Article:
08/08/2011 - UN officials, in collaboration with civil society, will vaccinate all children aged six months to 15 years living in Ethiopia's Kobe refugee camp to prevent the spread of the potentially deadly measles virus.
Only days after the Measles Initiative voiced concerns over decreased funding to eradicate the measles virus, a United Nations (UN) agency has reported a measles outbreak among displaced persons who have fled drought and famine-struck Somalia. Refugee children, said the Office of the UN High Commissioner for Refugees (UNHCR), are the most affected.
Aid workers from the UNHCR have leapt into action, vaccinating hundreds of children already in the Ethiopian refugee camp where the outbreak occurred. Children, whose bodies are still in development, are particularly vulnerable. Measles can cause pneumonia, malnutrition, extreme dehydration, ear infections and eye infections – perhaps blindness. Malnourished children already have weakened immune systems, making them susceptible to the virus and these illnesses.
Ethiopia's Kobe camp is the worst-affected. As such, non-governmental and UN health experts will launch a mass measles/polio emergency vaccination drive tomorrow, that will vaccinate all children between six months and 15 years old in hopes of containing the disease.
Measles is one of the leading causes of death among children living in the developing world when it comes to preventable diseases. Of the 530,000 deaths recorded in 2003, 395,000 were among children, according to information published by the UN Children’s Fund (UNICEF). The virus accounts for 4 per cent of global under-five deaths, despite the fact that vaccinating a child against the illness costs only $1 per child.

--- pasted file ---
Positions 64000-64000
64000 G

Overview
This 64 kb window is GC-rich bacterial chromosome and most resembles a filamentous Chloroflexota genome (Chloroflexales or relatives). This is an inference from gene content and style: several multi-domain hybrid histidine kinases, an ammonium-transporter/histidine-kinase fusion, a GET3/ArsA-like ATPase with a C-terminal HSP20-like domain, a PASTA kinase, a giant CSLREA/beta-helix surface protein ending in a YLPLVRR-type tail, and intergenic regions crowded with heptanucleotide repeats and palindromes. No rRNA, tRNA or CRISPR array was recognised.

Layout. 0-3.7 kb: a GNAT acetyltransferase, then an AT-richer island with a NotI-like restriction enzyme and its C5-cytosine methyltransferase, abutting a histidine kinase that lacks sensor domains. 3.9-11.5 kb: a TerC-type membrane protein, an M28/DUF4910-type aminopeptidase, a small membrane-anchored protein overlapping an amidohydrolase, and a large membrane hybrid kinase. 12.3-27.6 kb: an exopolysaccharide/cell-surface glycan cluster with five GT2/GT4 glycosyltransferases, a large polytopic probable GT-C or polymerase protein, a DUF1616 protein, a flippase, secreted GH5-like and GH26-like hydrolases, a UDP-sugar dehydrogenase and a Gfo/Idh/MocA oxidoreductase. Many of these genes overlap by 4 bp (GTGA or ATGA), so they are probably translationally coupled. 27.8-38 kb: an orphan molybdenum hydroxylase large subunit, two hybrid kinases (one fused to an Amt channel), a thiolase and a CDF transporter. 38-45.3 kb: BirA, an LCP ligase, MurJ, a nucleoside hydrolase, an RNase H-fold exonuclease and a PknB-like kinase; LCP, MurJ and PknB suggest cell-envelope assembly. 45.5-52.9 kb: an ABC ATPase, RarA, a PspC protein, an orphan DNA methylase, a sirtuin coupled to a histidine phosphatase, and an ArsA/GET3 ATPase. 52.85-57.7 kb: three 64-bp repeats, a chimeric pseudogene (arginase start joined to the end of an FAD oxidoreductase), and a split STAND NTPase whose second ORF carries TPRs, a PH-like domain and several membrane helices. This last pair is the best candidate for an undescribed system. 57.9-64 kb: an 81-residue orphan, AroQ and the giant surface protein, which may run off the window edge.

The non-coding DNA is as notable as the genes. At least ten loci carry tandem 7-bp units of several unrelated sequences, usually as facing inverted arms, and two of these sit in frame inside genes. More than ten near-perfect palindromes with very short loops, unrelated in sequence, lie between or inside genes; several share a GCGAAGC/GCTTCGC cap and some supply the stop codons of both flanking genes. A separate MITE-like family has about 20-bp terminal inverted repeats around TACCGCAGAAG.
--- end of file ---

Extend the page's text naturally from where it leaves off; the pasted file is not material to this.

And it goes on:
Already, 300 children between the ages of six months and 15 years have been vaccinated over the weekend. These children, among other refugees, will soon be transferred to the camps in Hilaweyn, built to house 60,000 people.
As of information released today, there have been 47 measles cases detected and three deaths over the past week in the Kobe camp, which is providing emergency shelter to 25,000 people. Half of the 25 deaths since August 4 are thought to be measles-related.
The outbreak is being fuelled by the high levels of acute malnutrition among the inhabitants of the camp, in tandem with low vaccination rates and high population density on account of overcrowding in the camps. It is likely that poor hygiene and sanitation are also contributing to the public health crisis.
Targeting children remains essential. “We must act now, urgently and decisively, to arrest and turn around this situation,” said Moses Okello, who is the UNHCR’S Ethiopia representative.